and that determine the course of his society."
TAYLOR ALSO CITES the withdrawal of a
number of schools from NSA as examples of
this conservatism. He mentions, only two by
name: New York City's Columbia University
and the University of Colorado.
Why should Taylor pick out Colorado? We
can only guess, but we have a pretty good
hunch. Because of 'the University's comparative
size and the active role it played in organizing
NSA a little over a decade ago, Colorado is one
of the most significant NSA drop-outs.
The University of Colorado is among the
leaders in the backward march of -collegiate
conservatism.. Students put the school there;
they can put it back in the realm of social
concern where it belongs.
Why should the University be there? For
the .same reason that a student's eyes should
be trained on a book instead of down into a
glass of beer or that his hands should be on
a test tube instead of on a coed's knee.
THE BUSINESS OF being a student is one
of inquiry, of responsibility, of outspoken-
ness. It is one of questions, as Harold Taylor
says: "What do yo'u know?" "What can you
DAILY OFFICIAL BULLETIN
The Daily Official Bulletin is an
official publication of The Univer-
sity of Michigan for which The
Michigan Daily assumes no editorial
responsibility. Notices should be
sent in TYPEWRITTEN form to
Room 3519 Administration Building,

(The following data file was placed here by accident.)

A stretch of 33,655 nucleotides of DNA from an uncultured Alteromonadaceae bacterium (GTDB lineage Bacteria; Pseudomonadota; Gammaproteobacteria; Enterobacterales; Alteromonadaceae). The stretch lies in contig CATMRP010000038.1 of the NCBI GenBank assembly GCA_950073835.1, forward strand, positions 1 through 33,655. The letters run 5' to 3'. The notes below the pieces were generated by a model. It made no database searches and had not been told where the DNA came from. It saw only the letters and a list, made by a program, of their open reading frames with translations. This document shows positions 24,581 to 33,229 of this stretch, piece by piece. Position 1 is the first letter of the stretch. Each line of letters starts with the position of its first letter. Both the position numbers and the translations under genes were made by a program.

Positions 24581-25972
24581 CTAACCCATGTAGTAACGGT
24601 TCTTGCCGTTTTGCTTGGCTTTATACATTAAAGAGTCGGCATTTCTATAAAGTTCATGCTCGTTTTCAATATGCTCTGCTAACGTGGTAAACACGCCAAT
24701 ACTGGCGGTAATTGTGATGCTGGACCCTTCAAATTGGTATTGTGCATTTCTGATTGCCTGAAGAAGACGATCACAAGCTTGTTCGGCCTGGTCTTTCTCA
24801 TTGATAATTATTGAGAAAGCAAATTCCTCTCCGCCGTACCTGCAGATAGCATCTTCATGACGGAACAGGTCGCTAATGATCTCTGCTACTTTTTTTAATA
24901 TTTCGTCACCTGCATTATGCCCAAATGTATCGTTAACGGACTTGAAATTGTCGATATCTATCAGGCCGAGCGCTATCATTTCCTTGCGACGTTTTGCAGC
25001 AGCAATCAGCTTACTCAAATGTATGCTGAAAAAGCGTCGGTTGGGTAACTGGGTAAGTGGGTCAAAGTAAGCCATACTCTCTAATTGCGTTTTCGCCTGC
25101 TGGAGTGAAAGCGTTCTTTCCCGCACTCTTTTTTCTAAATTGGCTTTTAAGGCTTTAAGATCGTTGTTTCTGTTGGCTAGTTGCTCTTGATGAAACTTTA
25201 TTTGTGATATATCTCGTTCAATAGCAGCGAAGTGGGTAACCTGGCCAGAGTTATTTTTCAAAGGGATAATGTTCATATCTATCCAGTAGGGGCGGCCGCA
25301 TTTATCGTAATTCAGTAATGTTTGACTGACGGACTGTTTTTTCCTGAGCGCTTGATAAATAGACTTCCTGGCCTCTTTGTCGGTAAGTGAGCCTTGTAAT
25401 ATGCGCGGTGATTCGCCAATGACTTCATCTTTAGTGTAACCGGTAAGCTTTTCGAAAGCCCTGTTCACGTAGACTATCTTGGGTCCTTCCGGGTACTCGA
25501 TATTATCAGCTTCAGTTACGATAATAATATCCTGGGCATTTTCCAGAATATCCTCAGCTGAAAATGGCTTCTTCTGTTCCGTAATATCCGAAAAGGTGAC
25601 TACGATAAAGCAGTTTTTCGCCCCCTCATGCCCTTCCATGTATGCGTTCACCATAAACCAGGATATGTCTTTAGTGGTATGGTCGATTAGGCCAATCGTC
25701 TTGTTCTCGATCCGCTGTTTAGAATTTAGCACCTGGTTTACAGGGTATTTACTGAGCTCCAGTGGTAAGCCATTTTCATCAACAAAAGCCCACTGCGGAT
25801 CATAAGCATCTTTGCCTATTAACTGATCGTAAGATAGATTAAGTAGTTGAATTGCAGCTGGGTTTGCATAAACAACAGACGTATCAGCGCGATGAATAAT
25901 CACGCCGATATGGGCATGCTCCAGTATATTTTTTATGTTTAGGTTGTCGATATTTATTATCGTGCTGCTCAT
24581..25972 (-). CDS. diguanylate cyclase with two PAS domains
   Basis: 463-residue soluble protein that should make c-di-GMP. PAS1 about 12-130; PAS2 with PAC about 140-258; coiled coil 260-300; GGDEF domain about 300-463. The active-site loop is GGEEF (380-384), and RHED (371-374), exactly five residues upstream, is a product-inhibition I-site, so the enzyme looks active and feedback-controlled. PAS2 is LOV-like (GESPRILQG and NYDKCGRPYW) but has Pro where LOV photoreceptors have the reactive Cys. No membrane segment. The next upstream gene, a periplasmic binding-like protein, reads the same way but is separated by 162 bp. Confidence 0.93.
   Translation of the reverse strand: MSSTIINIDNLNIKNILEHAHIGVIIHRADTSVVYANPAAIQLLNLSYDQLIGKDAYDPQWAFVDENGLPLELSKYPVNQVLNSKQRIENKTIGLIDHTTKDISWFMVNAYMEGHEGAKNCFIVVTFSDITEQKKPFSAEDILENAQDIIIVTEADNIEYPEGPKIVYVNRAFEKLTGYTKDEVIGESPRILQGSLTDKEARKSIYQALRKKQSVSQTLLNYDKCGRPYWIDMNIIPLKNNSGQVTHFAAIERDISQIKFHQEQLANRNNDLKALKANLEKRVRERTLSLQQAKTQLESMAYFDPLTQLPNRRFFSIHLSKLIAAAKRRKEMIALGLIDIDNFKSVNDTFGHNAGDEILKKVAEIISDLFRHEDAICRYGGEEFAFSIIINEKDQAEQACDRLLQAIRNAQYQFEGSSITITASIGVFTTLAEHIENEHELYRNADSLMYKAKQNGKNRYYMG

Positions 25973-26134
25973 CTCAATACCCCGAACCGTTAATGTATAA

before 2p.m. two days preceding
TUESDAY, MARCH 14
Foreign Student Scholarships. The
deadline for applications for foreign
student scholarships is April 25. Stu-
dents who intend to return to their
homes in other countries after comple-
tion of studies and training are eligible
to apply. The stipend is limited to tui-
tion, applications for Summer Session
Fall and Spring Semesters, 1961-62.
Brandeis Co-operative House,' 803
Bsingsley, is now accepting applications
from married students for summer and
fall vacancies. For more information
call NO 3-9137.
Philosophy 34 make-up exam will be
given Tues., Mar. 14, from 12 to 3 p.m.
in Angell Hall 2208.
Hopwood Awards: Students planning
to enter the Hopwood Contestare re-
minded that transcripts of first semes-
ter records are due in the Hopwood
Room by April 1.
The annual Selective Service College
Qualification Test will be given on
April 27, 1961. Applications for the test
are available at Local Board No. 85, 103
East Liberty, Ann Arbor, and must be